Dietrich Bonhoeffer writes this of “truth-tellers” like Trump:

It is only the cynic who claims “to speak the truth” at all times and in all places to all men in the same way, but who, in fact, displays nothing but a lifeless image of the truth… . He dons the halo of the fanatical devotee of truth who can make no allowance for human weaknesses; but, in fact, he is destroying the living truth between men. He wounds shame, desecrates mystery, breaks confidence, betrays the community in which he lives, and laughs arrogantly at the devastation he has wrought and at the human weakness which “cannot bear the truth.”

Bonhoeffer’s observation is even more striking when you remember the political and social milieu in which he existed: Nazi Germany. Bonhoeffer watched as political leaders leveraged violence, fear, and divine right in order to gain power. Today, we look back at the atrocities of WWII and wonder how it is possible that an entire populace could participate in them.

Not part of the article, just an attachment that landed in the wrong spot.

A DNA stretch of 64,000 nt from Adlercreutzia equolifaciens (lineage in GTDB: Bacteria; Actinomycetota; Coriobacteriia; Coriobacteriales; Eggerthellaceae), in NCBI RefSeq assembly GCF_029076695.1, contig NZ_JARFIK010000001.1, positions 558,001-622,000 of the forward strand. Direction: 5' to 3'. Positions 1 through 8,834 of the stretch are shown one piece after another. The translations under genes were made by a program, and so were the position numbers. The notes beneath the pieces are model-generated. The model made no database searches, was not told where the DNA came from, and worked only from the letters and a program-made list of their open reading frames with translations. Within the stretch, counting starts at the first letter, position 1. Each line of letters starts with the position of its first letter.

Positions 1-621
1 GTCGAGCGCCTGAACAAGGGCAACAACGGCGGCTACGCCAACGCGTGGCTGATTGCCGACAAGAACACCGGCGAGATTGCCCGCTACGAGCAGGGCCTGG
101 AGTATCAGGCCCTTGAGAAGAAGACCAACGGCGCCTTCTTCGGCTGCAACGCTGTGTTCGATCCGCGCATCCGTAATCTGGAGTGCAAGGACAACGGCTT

The simplest answer is that they were convinced they heard “truth” in the Nazi message.

The potential that we could believe something to be true simply because of it “sounds true” is particularly significant for those of us who worship a Savior who identifies Himself as “the way, the truth, and the life” (John 14:6). As Christians, it is essential that we learn the difference between what is true and what “sounds true.” If nothing else, we need to learn the difference so we can protect our own churches from pastors, teachers, and yes, political leaders, who would manipulate us to gain power. We must learn to spot the difference between a person who is actually living out the truth and one who is simply using “truth” for his own ends. We need discernment.